Bankruptcy Filing by Subprime Indirect Lender Centrix Leads to Losses, Catches Many Credit Unions Off Guard
DENVER -- The unraveling of subprime lender Centrix Financial, LLC into Chapter 11 bankruptcy last September may have had its roots years ago, but the company's dire troubles turned out to be one of the most jarring events to impact the industry in nearly a decade. By year-end, scores of CUs across the land, perhaps 400 with claims reaching $100 million, have been working feverishly to pare down the subprime loans on their books while the once high-flying Centennial, Colo., firm tries to recover in court through a sell-off to an East Coast insurance/investor group.
Centrix' near-collapse has left red ink and forced out CEOs and CFOs from an uncounted number of both large and small CUs while also triggering a sharp pullback of the subprime market with a filtering down to the indirect market in some locales.
From Austin, Texas, to San Diego and from central Illinois to Miami, there have been numerous cases of CUs grappling with a high ratio of delinquent Centrix loans or struggling to receive regular cash payments from Centrix, now with a nearly depleted work force of just over 300.
Two years ago before NCUA's June 2005 Risk Alert, Centrix had 1,500 employees and originally claimed 300 financial institutions as partners with 7,000 auto dealers having underwritten 250,000 loans totaling nearly $4 billion.
That number was reduced to $1.9 billion by the Sept. 19, Chapter 11 filing first in a Reno, Nev. U.S. Bankruptcy Court and later switched at the demand of creditors to a favored Denver court with the case assigned to Judge Elizabeth Brown. For its part, despite its crisis, Centrix has insisted it is meeting servicing demands of its client CUs and a sampling showed that has been the case in many areas leading to hope the firm can be set right once the Denver bankruptcy court sorts through sales offers and creditor challenges. However, CUs hit hardest by Centrix delinquencies and losses ended up witnessing the departure of CEOs though their exit may not be entirely related to Centrix, sources said.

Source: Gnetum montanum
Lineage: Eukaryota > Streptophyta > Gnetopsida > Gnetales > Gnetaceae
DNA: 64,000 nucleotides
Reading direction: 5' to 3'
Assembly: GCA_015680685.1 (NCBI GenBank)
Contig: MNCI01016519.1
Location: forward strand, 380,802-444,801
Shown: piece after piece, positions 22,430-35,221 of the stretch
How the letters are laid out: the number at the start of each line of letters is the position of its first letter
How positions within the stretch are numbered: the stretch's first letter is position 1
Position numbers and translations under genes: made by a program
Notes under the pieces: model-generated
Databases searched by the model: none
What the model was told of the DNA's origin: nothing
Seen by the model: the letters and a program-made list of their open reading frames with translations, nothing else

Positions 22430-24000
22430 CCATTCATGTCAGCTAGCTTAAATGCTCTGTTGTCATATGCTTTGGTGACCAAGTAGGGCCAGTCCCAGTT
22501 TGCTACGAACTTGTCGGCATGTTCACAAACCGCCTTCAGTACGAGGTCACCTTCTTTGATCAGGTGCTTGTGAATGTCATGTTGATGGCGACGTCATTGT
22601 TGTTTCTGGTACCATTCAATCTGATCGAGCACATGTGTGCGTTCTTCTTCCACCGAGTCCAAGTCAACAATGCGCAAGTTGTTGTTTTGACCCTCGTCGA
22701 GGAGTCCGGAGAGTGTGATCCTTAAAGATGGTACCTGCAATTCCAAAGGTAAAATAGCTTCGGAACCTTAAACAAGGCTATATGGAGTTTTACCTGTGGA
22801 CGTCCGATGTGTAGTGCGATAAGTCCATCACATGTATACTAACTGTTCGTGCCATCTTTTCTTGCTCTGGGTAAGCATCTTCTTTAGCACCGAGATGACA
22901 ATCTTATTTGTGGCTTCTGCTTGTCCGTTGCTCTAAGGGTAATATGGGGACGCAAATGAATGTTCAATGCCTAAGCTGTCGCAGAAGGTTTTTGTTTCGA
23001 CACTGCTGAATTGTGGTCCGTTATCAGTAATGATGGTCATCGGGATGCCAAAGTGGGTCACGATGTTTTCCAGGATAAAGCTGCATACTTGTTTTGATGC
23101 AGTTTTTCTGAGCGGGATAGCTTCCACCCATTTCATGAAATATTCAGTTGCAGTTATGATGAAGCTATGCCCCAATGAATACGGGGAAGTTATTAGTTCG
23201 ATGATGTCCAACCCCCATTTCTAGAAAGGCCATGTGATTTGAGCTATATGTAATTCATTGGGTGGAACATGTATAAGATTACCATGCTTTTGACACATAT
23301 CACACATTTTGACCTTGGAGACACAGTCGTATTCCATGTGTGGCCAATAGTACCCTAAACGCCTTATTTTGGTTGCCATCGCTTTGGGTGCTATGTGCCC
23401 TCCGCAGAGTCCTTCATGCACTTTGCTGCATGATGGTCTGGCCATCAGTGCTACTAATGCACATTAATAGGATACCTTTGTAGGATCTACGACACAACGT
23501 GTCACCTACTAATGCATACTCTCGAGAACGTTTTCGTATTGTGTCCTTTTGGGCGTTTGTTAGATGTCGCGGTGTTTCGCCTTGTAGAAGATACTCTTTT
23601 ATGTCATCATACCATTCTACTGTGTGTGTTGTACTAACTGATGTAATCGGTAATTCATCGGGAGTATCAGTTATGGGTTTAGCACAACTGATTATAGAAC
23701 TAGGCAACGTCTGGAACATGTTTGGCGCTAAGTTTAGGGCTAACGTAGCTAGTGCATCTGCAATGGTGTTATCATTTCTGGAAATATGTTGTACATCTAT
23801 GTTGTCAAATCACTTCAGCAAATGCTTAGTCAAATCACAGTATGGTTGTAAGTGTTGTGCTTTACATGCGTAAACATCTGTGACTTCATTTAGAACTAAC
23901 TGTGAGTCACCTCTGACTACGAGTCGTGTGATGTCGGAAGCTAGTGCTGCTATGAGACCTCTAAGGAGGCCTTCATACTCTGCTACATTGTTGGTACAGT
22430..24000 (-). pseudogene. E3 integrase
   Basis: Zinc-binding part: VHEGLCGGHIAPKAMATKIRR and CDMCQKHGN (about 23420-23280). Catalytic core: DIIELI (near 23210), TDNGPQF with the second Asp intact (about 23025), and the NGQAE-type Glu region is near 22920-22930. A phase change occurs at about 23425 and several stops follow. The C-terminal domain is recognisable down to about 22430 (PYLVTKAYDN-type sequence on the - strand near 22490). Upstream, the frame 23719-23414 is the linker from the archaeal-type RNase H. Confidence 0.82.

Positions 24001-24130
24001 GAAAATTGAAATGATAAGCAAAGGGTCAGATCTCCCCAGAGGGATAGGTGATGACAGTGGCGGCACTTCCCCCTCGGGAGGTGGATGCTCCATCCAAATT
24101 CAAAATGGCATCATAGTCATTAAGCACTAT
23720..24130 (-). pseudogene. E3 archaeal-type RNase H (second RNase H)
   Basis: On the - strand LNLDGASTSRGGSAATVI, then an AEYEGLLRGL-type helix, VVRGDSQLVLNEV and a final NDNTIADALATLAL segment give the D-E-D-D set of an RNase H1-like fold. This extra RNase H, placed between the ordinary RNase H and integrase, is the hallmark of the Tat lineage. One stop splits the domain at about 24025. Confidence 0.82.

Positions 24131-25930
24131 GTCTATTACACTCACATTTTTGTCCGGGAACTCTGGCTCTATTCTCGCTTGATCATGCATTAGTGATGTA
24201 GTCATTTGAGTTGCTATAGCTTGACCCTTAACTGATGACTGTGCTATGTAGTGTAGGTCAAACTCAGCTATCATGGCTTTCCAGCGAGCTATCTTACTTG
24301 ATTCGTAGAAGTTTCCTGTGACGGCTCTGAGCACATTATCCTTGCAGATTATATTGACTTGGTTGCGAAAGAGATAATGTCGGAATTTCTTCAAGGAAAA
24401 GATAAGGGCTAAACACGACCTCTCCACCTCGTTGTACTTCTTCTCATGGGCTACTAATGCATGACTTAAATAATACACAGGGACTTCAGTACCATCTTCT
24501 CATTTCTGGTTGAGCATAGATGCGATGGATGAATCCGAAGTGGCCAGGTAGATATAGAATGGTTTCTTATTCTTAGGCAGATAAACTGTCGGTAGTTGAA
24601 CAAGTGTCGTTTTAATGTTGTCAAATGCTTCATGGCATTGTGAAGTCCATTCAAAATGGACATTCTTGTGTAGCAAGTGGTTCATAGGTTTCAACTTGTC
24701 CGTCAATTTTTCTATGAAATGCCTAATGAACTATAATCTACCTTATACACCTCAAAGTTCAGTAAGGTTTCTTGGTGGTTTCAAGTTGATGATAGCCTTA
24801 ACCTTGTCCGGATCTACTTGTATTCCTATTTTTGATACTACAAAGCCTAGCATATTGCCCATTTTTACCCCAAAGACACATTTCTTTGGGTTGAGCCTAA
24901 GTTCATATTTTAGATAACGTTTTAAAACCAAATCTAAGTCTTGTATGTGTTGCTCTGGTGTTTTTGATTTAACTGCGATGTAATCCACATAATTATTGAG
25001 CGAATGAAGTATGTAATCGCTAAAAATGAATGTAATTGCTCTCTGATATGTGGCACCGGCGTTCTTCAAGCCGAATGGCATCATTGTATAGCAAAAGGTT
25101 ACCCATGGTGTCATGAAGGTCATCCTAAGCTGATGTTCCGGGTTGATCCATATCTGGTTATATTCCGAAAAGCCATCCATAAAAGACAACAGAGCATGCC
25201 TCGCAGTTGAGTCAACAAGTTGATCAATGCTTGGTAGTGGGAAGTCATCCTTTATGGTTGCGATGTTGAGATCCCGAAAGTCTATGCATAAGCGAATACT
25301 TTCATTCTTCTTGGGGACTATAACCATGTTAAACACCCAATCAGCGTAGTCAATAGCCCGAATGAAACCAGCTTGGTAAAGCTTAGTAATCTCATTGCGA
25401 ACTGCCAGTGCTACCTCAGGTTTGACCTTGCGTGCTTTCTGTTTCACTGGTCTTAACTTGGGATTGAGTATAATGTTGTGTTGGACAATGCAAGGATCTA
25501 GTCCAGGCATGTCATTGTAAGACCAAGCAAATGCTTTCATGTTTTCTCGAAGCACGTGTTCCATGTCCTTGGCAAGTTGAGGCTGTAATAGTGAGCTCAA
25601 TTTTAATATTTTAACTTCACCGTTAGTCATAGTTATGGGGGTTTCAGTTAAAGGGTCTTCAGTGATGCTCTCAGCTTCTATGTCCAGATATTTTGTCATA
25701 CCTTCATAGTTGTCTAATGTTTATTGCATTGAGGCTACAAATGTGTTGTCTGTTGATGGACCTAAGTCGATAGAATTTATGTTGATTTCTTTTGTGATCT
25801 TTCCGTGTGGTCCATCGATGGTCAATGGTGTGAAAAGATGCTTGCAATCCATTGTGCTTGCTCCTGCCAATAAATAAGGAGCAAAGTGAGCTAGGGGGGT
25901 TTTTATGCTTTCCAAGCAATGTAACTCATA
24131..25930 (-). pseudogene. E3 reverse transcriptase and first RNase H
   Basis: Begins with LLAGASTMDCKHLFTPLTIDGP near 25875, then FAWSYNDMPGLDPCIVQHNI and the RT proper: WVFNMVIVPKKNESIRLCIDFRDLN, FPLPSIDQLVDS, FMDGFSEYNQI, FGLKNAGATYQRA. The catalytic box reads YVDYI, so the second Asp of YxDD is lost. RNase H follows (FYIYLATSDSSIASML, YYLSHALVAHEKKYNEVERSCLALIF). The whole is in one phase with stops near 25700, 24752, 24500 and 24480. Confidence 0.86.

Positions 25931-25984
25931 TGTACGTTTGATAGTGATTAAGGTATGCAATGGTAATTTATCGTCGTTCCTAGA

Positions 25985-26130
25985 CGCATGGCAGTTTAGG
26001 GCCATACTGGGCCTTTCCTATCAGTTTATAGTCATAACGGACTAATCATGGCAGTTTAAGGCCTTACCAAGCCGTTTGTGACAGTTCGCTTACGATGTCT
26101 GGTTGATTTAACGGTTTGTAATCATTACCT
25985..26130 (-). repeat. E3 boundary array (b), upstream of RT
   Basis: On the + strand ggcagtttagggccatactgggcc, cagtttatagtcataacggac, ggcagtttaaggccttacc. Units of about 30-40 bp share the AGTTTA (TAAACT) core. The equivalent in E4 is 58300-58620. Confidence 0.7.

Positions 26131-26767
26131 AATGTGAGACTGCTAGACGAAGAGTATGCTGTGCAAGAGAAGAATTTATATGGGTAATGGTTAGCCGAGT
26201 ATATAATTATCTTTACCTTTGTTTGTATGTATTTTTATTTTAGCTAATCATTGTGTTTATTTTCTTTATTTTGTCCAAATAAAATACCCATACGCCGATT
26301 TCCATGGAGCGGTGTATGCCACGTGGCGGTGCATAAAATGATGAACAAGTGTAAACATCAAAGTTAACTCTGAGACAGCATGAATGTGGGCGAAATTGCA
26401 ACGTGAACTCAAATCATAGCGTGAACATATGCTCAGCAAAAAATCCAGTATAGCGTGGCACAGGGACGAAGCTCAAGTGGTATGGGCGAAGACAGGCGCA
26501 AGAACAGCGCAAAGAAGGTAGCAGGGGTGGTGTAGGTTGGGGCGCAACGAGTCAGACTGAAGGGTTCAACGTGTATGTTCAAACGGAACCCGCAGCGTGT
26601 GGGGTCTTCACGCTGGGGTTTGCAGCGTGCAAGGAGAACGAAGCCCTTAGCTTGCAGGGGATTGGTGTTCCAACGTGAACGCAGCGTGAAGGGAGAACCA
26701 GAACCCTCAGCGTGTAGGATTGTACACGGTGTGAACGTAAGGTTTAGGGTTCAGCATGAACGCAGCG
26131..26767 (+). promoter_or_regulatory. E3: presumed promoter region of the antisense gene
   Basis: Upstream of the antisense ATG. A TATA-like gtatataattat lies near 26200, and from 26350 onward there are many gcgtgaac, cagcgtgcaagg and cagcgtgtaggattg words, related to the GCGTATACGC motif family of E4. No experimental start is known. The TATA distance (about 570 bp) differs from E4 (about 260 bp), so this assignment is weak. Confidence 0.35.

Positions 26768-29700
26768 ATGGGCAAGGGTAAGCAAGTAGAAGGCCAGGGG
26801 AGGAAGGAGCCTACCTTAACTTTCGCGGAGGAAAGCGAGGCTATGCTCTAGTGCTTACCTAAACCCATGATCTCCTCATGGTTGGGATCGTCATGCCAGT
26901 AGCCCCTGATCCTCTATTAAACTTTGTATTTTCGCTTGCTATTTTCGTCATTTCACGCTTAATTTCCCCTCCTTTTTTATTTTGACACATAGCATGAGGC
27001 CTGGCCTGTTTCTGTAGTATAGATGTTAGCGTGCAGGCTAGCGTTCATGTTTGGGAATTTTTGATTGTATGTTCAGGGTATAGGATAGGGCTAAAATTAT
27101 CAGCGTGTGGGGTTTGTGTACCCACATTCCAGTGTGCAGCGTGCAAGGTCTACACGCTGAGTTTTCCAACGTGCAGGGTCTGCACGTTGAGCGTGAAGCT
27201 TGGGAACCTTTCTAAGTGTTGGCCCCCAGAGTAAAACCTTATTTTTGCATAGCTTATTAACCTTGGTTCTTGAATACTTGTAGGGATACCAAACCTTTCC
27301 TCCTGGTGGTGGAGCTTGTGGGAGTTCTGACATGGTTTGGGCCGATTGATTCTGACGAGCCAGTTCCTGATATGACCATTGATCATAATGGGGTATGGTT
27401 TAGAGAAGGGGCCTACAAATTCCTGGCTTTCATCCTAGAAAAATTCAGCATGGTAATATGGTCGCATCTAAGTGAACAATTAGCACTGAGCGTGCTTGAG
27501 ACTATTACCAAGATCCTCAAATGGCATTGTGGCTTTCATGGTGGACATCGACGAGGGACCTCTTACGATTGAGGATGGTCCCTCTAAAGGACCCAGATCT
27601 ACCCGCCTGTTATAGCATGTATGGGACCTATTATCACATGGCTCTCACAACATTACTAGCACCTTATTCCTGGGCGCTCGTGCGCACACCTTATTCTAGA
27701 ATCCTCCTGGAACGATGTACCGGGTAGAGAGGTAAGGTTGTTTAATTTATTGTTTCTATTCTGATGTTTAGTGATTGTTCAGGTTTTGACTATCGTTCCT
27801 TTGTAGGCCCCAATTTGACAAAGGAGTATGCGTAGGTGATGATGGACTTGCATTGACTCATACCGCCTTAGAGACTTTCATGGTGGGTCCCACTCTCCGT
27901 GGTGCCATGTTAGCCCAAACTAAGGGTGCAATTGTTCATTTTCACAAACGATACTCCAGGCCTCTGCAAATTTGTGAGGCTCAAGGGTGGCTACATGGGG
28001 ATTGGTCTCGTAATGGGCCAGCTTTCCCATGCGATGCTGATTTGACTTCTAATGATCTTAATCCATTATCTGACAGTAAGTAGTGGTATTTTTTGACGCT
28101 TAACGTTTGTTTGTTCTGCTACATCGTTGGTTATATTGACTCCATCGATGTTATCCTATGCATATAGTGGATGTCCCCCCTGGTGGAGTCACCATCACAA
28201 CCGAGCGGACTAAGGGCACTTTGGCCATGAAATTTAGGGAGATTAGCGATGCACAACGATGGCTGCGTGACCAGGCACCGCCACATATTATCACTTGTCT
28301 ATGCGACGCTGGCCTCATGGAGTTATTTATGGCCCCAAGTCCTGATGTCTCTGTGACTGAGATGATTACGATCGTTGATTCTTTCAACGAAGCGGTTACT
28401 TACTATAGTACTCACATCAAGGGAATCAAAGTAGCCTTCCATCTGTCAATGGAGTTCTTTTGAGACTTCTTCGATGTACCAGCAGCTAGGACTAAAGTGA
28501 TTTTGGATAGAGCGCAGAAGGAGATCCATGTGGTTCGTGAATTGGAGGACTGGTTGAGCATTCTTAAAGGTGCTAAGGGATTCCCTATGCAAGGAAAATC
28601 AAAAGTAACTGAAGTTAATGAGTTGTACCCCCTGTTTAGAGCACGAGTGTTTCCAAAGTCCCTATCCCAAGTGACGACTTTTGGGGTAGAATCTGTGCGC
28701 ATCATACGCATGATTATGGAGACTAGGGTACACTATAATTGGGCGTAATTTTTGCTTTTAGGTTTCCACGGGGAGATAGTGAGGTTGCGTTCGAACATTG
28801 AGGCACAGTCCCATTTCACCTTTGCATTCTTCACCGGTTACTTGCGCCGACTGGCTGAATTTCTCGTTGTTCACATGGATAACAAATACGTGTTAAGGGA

Noteworthy in 2006 were resignations in February of Richard Ghysels, president/CEO of the $600 million First Financial Credit Union, West Covina, Calif., and the former chairman of the California Credit Union League, and in August, Kenneth Sorrels, president of the $1.4 billion Credit Union of Texas in Dallas.
"Look, there are hundreds of credit union CEOs who were smart enough to get caught up only a little on Centrix and then stop and then there are those in which it was a train wreck," said one California CEO who asked not to be identified. One such "train wreck" was the $296 million New Horizons Credit Union of Denver, the state's 10th largest, which fell under NCUA conservatorship last April at the request of state regulators who found large loan delinquencies in its construction and subprime portfolio.
Acting as conservator, NCUA ousted its President/CEO Tom Gressman, and nine directors who according to the Colorado Department of Regulatory Agencies, had voluntarily "resigned." Months before the move, New Horizons had proudly listed Centrix as one of its prime SEGs welcoming Centrix employees as members.
Centrix also had a strong following in the San Diego market and the San Diego Business Journal noted the "profit squeeze" on area CUs due to Centrix in a Dec. 11 article.
It said the $2 billion Mission Federal Credit Union "was forced to boost its reserve balance by more than $10 million because of loan delinquencies including many from Centrix."
"As of Sept. 30, Mission Federal held more than $17 million in delinquent loans, or 1% of its portfolio," said the article. "That's down from the end of 2005, when its delinquencies reached $25.7 million, or 2% of outstanding loans."
The article added that, "because it was forced to increase reserves against potential defaults, Mission reported a net loss of $3.5 million so far this year."
Officials of Mission FCU were not immediately available for comment, but the presidents of two other smaller San Diego CUs quoted in the article acknowledged their own Centrix losses with conditions since improved. "We had one of our best years ever in 2006 with 1.3 ROA and 11.3% capital and we now have less than $200,000 in Centrix loans," said Joseph Schroeder, CEO of the $269 million San Diego Metropolitan Credit Union. Three years ago, well before Schroeder took over as CEO, the San Diego CU had $31 million of Centrix loans.
Likewise, John Weaver, president of the $55 million Great American Credit Union, said it now holds about $1 million in subprime auto loans and once held $10 million in Centrix, a fifth of its portfolio. The article noted that Great America posted a net loss of $1.1 million through Sept. 30 after boosting its reserve balance.
When asked what the Centrix lesson might be for CUs, "I think we have to be a bit more cautious about innovative products," Weaver concluded. --firstname.lastname@example.org